When one of our beloved pets becomes ill or injured, we rely on the skilled and compassion care provided by veterinarians. Each day, veterinarians diagnose, treat, and immunize millions of animals across the nation. They also provide the spay and neuter services that are so essential in controlling the number of stray and feral animals living in streets and fields.
Advances in veterinary treatment are changing the way we approach illness and injury in pets. Here are a few of the breakthroughs that are transforming veterinary medicine today.
Stem Cell Therapy
Thanks to recent advances in veterinary medicine, healthy adult stem cells from an animal’s own body are now being used to treat disease. Termed autologous therapy, the technique harnesses the natural regenerative capabilities of our pets’ own bodies to help treat debilitating conditions such as osteoarthritis. Stem cell treatment also speeds bone healing shortens recovery time from orthopedic injuries to the tendons and ligaments.
Oral melanoma is the common form of oral cancer in dogs, and this type of cancer can be aggressive. Recent work has focused on the fact that malignant melanoma is an immunogenic disease—meaning that it is possible to stimulate the host’s own immune system to combat the disease. Using tyrosinase obtained from human DNA, the vaccine is used as a therapy (rather than a preventive) in dogs already diagnosed with oral melanoma. The vaccine has shown its best results when used in conjunction with surgical or radiation therapy.
Lasers have become a mainstay of minimally invasive surgery in humans—but did you know that laser therapy can also be used to stimulate cell growth, reduce pain, and promote tissue healing in pets? Referred to as cold laser treatment, the technique uses lasers to increase blood and lymphatic circulation to a localized area, flushing out toxins and inflammatory mediators such as free radicals. It also increases the natural endorphin response to provide pain relief. The treatment remains costly but shows encouraging signs for future development.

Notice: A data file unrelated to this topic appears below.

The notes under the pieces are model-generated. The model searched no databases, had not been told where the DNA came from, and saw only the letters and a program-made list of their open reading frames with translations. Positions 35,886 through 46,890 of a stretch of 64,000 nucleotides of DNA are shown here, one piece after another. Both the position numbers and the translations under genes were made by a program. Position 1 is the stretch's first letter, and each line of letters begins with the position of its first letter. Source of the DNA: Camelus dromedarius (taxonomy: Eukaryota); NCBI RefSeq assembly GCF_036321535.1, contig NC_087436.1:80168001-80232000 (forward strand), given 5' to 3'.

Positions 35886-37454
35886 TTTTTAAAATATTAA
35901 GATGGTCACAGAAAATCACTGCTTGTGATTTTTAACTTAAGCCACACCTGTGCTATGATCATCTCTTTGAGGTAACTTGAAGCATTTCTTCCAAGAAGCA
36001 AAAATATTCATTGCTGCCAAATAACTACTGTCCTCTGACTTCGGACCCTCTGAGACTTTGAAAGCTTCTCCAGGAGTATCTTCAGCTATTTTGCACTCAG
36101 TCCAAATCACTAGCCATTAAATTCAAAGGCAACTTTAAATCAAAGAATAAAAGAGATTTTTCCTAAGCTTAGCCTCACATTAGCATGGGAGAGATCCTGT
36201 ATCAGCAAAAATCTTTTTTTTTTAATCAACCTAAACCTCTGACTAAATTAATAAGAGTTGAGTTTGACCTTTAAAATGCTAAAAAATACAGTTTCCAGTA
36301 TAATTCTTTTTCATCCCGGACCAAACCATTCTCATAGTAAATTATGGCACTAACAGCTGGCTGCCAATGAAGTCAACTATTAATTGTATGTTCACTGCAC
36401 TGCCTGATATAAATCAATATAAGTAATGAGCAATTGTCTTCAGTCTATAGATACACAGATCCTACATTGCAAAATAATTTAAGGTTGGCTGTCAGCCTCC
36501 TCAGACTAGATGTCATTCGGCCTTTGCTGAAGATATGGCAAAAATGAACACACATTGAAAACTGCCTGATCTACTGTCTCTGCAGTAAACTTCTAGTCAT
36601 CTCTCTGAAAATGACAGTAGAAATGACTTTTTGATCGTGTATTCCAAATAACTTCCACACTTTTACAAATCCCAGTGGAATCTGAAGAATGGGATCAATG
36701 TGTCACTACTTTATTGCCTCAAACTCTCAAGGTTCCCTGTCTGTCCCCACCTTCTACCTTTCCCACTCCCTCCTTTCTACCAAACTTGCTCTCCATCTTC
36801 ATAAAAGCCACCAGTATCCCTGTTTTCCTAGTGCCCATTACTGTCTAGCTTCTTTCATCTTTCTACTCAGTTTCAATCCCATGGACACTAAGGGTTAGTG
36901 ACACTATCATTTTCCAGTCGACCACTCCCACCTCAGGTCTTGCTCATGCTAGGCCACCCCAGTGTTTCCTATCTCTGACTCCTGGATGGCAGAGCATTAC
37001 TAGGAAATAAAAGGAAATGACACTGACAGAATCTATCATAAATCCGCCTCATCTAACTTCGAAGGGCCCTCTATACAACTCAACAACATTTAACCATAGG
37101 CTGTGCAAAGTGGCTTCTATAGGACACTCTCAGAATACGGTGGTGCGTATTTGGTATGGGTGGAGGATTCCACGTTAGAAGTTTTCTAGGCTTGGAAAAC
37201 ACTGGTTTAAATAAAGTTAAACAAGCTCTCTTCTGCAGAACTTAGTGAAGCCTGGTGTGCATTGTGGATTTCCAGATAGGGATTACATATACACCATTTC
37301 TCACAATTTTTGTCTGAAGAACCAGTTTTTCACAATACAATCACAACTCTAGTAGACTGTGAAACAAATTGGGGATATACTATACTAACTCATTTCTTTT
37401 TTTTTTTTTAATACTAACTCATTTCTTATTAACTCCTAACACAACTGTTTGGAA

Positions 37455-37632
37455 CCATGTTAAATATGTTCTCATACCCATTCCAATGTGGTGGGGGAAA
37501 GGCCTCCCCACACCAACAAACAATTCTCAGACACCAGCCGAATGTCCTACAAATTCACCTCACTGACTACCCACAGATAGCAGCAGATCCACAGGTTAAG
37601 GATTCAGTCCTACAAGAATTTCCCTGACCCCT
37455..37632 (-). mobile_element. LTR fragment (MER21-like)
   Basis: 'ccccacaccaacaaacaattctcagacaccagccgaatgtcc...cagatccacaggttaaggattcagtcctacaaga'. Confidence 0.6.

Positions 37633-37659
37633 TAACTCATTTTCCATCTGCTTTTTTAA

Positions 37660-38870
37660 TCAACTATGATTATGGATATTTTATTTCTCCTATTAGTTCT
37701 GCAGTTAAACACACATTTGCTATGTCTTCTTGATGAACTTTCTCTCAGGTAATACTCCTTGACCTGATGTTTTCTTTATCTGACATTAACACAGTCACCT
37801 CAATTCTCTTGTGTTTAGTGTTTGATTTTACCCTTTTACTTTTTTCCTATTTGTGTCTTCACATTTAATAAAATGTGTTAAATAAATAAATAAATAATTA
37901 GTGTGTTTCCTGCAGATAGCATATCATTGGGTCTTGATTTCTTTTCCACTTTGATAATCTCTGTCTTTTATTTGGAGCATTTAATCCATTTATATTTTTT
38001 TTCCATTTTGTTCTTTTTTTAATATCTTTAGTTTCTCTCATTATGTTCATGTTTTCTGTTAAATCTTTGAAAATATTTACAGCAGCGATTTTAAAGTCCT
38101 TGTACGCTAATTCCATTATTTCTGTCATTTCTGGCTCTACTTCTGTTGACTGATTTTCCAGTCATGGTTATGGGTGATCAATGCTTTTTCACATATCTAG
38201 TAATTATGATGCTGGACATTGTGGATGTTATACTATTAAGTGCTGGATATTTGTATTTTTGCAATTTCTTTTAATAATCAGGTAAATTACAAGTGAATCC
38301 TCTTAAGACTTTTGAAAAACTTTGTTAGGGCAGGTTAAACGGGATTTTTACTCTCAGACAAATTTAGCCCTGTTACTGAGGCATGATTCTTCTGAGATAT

Eastern medicine is making an impression on veterinary, as well as human practice. Acupuncture—long used to treat humans—has more recently been used to treat animals for a number of conditions, including arthritis, traumatic nerve injury, feline asthma, gastrointestinal problems, and skin conditions such as lick granulomas and allergic dermatitis.
The increased popularity of DNA testing of human saliva samples has resulted in some remarkable revelations about our genetic and cultural history on earth. Now the same technology is being used to determine the breed genetic makeup of dogs. Saliva testing allows for quick and painless sampling and rapid laboratory analysis of saliva to determine your dog’s genetic blueprint. Affordably priced kits are available, both through your vet or over the counter.
Editor’s Note: To honor the important work that veterinarians do—and to highlight the value of preventive veterinary care such as vaccination—the World Veterinary Association has designated April 27th, 2019 as World Veterinary Day.
Cecily Kellogg is a pet lover who definitely has crazy cat lady leanings. Her pets are all shelter rescues, including the dog, who is scared of the cats. She spent eight years working as a Veterinary Technician before becoming a writer. Today she writes all over the web, including here at Figo.
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